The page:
Which is rather like having 0-or-more copies of `f` applied to `a` (instead of 0-or-more elements of a set . The required adjunction similarly says that monad morphisms from `Free F A` to some other monad `M` correspond to natural transformations from `F` to `M`, which is again saying that such morphisms are determined by the 'singleton' pieces of the free monad, and the rest is determined by the structure-preserving rules.

### Another type of algebra

Above we talked about algebras of a monad. However, there is a weaker type of algebra that we talk about more often in Haskell: algebras of a functor. These look much like monad algebras, except there is no structure to the functor (just being an endofunctor), so there are no rules for the 'action' to follow. The algebras of an endofunctor `F` are simply pairs `(A, a : F A -> A)`, and algebra homomorphisms are morphisms on the carriers that commute with the actions.

Data types are given semantics in terms of 'initial F-algebras.' The monad algebras earlier could express generators and equations, but for data types, we need only the former. It is the unit and join rules that enforce the equations of the monad algebras, so we can cover everything needed for data types by saying that they are F-algebras, where `F` specifies generators for the constructors of the type. Being initial ensures that there is in some sense just the structure generated by `F`, and that no structure of `F` has been lost, which is what we want out of a data type.

Do note that in the case of a monad `T`, there is a difference between functor algebras of `T` and monad algebras of `T`. For instance, lists are the free monoid monad. Monad algebras are monoids, but functor algebras aren't necessarily. The initial algebra of the list functor has unadorned rose trees as values:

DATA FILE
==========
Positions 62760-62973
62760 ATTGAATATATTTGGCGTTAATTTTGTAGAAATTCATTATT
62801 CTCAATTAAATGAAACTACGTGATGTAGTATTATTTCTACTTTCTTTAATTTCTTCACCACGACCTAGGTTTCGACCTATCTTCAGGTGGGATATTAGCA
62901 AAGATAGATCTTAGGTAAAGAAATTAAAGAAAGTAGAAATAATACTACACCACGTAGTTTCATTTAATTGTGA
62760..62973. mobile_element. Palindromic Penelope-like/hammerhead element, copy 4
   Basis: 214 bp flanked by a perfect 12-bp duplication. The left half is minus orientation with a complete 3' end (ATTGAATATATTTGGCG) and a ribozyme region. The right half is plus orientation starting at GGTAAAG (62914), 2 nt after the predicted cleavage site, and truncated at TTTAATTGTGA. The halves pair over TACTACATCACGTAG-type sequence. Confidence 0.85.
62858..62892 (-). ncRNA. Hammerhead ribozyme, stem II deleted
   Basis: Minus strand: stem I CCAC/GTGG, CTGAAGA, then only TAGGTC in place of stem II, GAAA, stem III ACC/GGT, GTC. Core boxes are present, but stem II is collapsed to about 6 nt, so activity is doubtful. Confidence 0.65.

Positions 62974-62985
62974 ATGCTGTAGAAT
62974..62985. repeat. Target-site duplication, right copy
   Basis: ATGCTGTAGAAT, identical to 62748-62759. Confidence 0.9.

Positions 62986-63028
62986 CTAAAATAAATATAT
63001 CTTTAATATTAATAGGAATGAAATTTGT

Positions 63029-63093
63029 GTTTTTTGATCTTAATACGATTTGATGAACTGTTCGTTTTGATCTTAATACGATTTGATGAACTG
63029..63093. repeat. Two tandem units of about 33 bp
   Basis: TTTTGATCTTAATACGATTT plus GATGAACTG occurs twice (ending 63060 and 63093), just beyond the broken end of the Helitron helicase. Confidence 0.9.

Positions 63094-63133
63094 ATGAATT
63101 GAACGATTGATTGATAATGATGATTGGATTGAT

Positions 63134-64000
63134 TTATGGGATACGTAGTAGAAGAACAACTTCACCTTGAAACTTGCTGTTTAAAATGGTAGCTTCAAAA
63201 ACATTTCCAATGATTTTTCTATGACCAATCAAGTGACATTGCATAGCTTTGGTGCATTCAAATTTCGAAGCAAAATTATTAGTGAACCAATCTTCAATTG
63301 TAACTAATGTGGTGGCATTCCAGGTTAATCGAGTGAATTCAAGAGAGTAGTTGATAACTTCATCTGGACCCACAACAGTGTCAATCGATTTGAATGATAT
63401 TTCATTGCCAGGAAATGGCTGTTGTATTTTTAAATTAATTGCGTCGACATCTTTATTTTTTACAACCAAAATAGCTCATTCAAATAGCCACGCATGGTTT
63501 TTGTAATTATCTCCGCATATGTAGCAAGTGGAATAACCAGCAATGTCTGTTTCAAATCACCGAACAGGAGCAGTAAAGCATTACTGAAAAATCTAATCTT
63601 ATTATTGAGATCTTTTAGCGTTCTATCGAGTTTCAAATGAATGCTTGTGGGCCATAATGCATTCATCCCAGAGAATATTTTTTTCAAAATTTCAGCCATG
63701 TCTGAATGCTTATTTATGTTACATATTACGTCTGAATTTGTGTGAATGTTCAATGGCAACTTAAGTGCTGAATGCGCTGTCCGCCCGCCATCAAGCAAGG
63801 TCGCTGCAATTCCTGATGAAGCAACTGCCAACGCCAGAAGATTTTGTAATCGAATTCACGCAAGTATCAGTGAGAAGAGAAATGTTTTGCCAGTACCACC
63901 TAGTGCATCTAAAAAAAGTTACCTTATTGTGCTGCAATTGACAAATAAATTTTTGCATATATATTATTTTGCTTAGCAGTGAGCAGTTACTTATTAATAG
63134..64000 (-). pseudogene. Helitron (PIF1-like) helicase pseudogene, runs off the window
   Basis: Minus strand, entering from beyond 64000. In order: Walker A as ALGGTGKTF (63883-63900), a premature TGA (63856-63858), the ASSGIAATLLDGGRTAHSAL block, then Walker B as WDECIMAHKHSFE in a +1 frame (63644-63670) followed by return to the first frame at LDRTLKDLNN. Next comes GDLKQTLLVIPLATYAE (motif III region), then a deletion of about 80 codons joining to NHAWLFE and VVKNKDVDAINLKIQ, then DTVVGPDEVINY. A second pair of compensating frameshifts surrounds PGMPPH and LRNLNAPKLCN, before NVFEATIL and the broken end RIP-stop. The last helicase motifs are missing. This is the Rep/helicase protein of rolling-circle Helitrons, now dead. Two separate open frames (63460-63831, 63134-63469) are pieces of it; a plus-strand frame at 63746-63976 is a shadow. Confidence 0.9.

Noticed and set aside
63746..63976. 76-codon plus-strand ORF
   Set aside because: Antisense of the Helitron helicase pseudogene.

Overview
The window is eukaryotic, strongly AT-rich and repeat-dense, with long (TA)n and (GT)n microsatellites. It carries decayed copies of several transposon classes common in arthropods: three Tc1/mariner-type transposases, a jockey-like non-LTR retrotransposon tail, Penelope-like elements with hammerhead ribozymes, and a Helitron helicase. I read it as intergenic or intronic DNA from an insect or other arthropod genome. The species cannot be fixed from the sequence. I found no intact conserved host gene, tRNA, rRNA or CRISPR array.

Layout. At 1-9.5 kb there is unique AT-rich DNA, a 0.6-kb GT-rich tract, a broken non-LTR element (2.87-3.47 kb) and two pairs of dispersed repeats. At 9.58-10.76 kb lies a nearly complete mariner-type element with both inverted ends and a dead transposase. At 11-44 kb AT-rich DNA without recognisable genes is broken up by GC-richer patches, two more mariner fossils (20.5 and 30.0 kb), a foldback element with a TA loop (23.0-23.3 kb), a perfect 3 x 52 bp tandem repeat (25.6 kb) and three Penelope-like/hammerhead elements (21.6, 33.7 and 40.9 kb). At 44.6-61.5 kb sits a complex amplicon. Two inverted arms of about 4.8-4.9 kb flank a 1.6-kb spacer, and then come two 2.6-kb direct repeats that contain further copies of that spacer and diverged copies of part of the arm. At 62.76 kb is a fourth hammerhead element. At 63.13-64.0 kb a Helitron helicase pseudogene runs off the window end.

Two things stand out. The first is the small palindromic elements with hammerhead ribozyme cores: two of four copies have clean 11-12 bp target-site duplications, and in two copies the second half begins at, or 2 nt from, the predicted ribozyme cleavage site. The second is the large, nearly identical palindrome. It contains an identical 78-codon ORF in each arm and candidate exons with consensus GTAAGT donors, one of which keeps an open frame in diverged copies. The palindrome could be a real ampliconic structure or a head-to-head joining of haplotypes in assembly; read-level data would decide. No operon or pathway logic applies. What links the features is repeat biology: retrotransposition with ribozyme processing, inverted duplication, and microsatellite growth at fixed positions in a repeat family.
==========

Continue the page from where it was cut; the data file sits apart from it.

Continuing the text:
``data Rose = Node { children :: [Rose] }``

### Free Algebras

However, instead of looking at initial F-algebras, we can look at a connection between the category of F-algebras and the category of types. There is an obvious forgetful functor, which just gives the carrier of the algebra (and algebra homomorphisms are already functions on the carriers---just ones that satisfy a particular property). So we can talk about free F-algebras, such that:

``Hom((Free F A, ???), (B, b)) ~ A -> B``

It was pointed out to me recently that this is exactly the same `Free` as above, and `???` is actually `Roll`. This adjunction says that every algebra homomorphism above is determined only by a choice of embedding `A` into `B`; the rest of the structure is determined by rules for homomorphisms (`b` must be applied for all the `F` layers in the `Free F A`, after using the function to create a `Free F B`).

We remarked earlier that every adjunction `F -| U` gives a monad `UF`. And in this case, that monad is the free monad over `F`. This is also a free-forgetful adjunction to a category of algebras (F-algebras), so we can get that the category of F-algebras is equivalent to the category of `Free F` monad algebras. So, above we had two notions of algebras for the list functor. It turns out these can both be expressed as monad algebras: monoids are monad algebras of `[]`, while the rose-tree like things are monad algebras of `Free []`.

One final aside is that there is a well known theorem that "left adjoints preserve colimits" (and right adjoints, limits). `Free F` is a left adjoint, so it will take an initial object `0` to the initial F-algebra.

### General versus specific cases

I was asked about the free algebra stuff recently with regard to why we get the same data type in both cases. The answer, I think, can be explained as part of a general pattern in category theory. Basically, both free monads and the free F-algebra are trying to accomplish the same thing.